John Louis Jerstad MOH

b. 12/02/1918 Racine, Wisconsin. d. 01/08/1943 Ploesti, Romania.

DATE OF MOH ACTION: 01/08/1943 Ploesti, Romania.

John L Jerstad MOH

Jerstad was born Feb. 12, 1918, in Racine, Wisconsin, to Arthur and Alice Jerstad. He was active in the Boy Scouts when he was young and had a sister named Mary. After high school, Jerstad went to Northwestern University. He then taught at a school in Missouri before enlisting as an aviation cadet in July 1941.

After training in California and Arizona, Jerstad was commissioned as a pilot on Feb. 6, 1942, and began his flying career with the 98th and 93rd Bomb Groups at Barksdale Air Field near Shreveport, Louisiana.

In October 1942, Jerstad was deployed with the 93rd to Europe, where he flew B-24 Liberators with the 328th Bomb Squadron. He took part in more than two dozen missions over the next few months and was promoted to major in April 1943.

A month later, he was reassigned to the headquarters of the 2nd Bomb Wing as a wing operations officer. He was involved in planning Operation Tidal Wave, a daring raid over Ploesti, Romania, to take out oil refineries and installations that supplied about two-thirds of Germany’s petroleum production at that stage of the war.

Jerstad wasn’t required to fly this mission because he was no longer directly connected to the 93rd Bomb Group that would carry it out, but he volunteered for it.

On Aug. 1, 1943, the 25-year-old Jerstad served as co-pilot of the lead aircraft, called Hell’s Wench, for the low-level raid. More than 175 bombers took off on the more than 1,000-mile journey from Benghazi, Libya. According to the National Museum of the Air Force, clouds caused the formation to break into two groups, and a wrong turn also caused confusion. The bombers arrived near the target site disorganized and without the element of surprise. The area ended up being heavily defended, and they immediately faced heavy antiaircraft guns.

The bombers needed two pilots each to control the planes since the B-24s were hard to manage at low altitudes. That day, Jerstad was flying with Lt. Col. Addison Baker, who was the squadron’s commander.

Three miles from the target, Jerstad and Baker’s bomber was hit and caught fire. The pair knew they were flying over a field where they could force a landing, but they wouldn’t complete their mission if they did. Instead, they kept flying to the target and successfully released their bombs. By then, the fire that continued to burn in their plane became overwhelming, and they crashed into the target. The raid destroyed 42 percent of the refining facility, striking a heavy blow to the Germans for several weeks. However, it took a heavy toll on the Allies, too. Fifty-four bombers were lost, and 532 of the 1,726 personnel involved had died, were missing or were taken prisoner.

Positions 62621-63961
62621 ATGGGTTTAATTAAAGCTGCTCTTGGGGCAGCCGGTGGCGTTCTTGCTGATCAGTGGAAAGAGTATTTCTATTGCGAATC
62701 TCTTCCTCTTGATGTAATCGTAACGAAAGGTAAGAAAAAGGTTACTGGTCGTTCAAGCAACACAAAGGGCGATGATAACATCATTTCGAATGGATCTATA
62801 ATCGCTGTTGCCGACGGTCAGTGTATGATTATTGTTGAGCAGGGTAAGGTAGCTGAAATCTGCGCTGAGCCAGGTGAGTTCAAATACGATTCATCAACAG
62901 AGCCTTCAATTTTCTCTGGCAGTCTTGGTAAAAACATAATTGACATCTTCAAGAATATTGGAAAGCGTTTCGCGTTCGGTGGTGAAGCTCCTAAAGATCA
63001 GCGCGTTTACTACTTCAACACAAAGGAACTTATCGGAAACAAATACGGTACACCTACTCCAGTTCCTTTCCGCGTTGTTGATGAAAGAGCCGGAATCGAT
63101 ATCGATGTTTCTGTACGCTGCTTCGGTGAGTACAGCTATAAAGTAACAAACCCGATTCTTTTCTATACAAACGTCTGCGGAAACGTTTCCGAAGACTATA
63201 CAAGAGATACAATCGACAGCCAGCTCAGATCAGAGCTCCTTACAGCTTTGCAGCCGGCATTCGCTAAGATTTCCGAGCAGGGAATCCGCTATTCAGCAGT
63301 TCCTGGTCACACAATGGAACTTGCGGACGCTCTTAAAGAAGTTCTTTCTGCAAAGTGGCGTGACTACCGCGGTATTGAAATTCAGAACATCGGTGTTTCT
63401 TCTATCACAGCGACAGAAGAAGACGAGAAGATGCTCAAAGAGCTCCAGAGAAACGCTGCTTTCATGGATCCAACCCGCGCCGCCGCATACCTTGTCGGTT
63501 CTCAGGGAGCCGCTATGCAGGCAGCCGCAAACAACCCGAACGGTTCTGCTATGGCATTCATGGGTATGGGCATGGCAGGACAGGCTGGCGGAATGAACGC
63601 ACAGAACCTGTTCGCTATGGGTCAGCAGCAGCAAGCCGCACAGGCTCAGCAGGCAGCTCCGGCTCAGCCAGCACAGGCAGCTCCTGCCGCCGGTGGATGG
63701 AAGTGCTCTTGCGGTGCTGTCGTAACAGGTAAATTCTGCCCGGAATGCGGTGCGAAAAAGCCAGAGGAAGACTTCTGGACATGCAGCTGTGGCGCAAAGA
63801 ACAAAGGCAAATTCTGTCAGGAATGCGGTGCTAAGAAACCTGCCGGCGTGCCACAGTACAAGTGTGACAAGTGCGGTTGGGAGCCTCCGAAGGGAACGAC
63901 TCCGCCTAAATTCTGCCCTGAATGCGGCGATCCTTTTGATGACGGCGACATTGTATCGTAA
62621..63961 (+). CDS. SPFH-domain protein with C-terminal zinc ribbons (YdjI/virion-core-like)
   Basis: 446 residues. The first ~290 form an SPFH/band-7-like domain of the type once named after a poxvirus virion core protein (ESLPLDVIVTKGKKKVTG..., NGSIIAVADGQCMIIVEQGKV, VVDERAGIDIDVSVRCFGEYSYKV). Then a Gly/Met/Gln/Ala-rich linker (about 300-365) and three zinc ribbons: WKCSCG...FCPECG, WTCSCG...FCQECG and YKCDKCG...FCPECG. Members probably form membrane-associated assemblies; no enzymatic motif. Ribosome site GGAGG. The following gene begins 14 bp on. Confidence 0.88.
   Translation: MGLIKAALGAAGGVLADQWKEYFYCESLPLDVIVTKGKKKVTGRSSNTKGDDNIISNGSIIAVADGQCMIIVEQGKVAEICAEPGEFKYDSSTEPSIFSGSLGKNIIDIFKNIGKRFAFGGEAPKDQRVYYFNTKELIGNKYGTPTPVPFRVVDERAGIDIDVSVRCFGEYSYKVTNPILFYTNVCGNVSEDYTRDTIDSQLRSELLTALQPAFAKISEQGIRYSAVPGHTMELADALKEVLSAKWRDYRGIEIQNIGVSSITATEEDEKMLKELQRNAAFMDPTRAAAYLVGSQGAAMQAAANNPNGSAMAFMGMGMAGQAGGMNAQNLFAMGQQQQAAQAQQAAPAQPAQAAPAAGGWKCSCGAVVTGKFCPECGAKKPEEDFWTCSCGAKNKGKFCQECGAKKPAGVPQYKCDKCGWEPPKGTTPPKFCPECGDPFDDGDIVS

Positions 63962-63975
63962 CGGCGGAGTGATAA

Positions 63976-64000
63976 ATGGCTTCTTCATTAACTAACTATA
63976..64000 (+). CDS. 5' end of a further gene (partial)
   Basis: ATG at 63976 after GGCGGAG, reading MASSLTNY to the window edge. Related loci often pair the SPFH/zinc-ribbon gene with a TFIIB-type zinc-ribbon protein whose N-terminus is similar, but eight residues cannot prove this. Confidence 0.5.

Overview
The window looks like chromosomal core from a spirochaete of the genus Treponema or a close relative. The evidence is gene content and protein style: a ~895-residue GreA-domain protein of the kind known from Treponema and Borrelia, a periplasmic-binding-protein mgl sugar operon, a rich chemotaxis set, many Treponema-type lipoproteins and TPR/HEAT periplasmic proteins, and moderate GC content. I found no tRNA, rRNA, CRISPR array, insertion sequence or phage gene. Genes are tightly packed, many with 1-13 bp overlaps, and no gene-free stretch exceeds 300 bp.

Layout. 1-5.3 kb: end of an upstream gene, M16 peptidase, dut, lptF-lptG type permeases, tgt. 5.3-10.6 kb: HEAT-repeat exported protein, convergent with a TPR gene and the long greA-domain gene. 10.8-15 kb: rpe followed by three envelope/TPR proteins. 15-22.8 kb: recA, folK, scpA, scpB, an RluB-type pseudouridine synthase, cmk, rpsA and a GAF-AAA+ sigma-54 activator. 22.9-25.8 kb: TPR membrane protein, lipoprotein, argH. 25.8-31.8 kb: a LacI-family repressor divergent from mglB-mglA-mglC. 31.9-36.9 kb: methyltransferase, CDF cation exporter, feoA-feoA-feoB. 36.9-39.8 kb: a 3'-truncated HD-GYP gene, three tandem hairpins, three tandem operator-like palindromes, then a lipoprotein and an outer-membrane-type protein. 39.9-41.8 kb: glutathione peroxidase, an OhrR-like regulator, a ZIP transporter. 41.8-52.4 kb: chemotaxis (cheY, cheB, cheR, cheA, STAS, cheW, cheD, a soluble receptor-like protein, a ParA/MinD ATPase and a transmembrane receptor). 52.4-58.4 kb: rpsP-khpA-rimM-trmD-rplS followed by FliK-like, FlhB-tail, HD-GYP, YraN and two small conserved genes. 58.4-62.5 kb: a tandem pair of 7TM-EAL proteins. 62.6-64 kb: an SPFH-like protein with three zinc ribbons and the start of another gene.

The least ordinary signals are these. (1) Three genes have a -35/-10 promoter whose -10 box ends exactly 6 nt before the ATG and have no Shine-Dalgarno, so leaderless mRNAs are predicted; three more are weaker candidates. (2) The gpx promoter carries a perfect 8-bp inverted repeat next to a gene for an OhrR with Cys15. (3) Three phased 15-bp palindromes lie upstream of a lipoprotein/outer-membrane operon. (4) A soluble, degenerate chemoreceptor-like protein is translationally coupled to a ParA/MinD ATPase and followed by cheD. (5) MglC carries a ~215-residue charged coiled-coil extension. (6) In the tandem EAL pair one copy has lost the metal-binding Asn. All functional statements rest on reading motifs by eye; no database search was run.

Jerstad’s bravery during the raid was quickly honored. On November 21, 1943, Gen. Uzal Ent, the leader of the Ploesti mission, gave Jerstad’s Medal of Honor to his parents in a ceremony at Holy Communion Church in Racine. Baker and three other men — Lt. Lloyd Hughes, Col. Leon Johnson and Col. John Kane — also received the nation’s highest honor for the mission.

Jerstad was listed as missing in action for a long time. According to the Racine Journal Times, the Army called his parents seven years after his death to say they had finally found his remains. The fallen pilot was buried at the Ardennes American Cemetery in Belgium alongside more than 5,100 other fallen Americans from World War II.

In Jerstad’s hometown, his legacy lives on. A duplicate of his Medal of Honor is on display at the Racine Veterans Legacy Museum. An elementary school was also named for Jerstad and Marine Corps Pfc. Harold Agerholm, another local World War II Medal of Honor recipient. Jerstad Avenue on Joint Base Elmendorf-Richardson in Alaska is also named in his honor.



For conspicuous gallantry and intrepidity above and beyond the call of duty. On 1 August 1943, he served as pilot of the lead aircraft in his group in a daring low-level attack against enemy oil refineries and installations at Ploesti, Rumania. Although he had completed more than his share of missions and was no longer connected with this group, so high was his conception of duty that he volunteered to lead the formation in the correct belief that his participation would contribute materially to the success of this attack. Maj. Jerstad led the formation into attack with full realization of the extreme hazards involved and despite withering fire from heavy and light anitaircraft guns. Three miles from the target his airplane was hit, badly damaged, and set on fire. Ignoring the fact that he was flying over a field suitable for a forced landing, he kept on the course. After the bombs of his aircraft were released on the target, the fire in his ship became so intense as to make further progress impossible and he crashed into the target area. By his voluntary acceptance of a mission he knew was extremely hazardous and his assumption of an intrepid course of action at the risk of life over and above the call of duty, Maj. Jerstad set an example of heroism which will be an inspiration to the U.S. Armed Forces.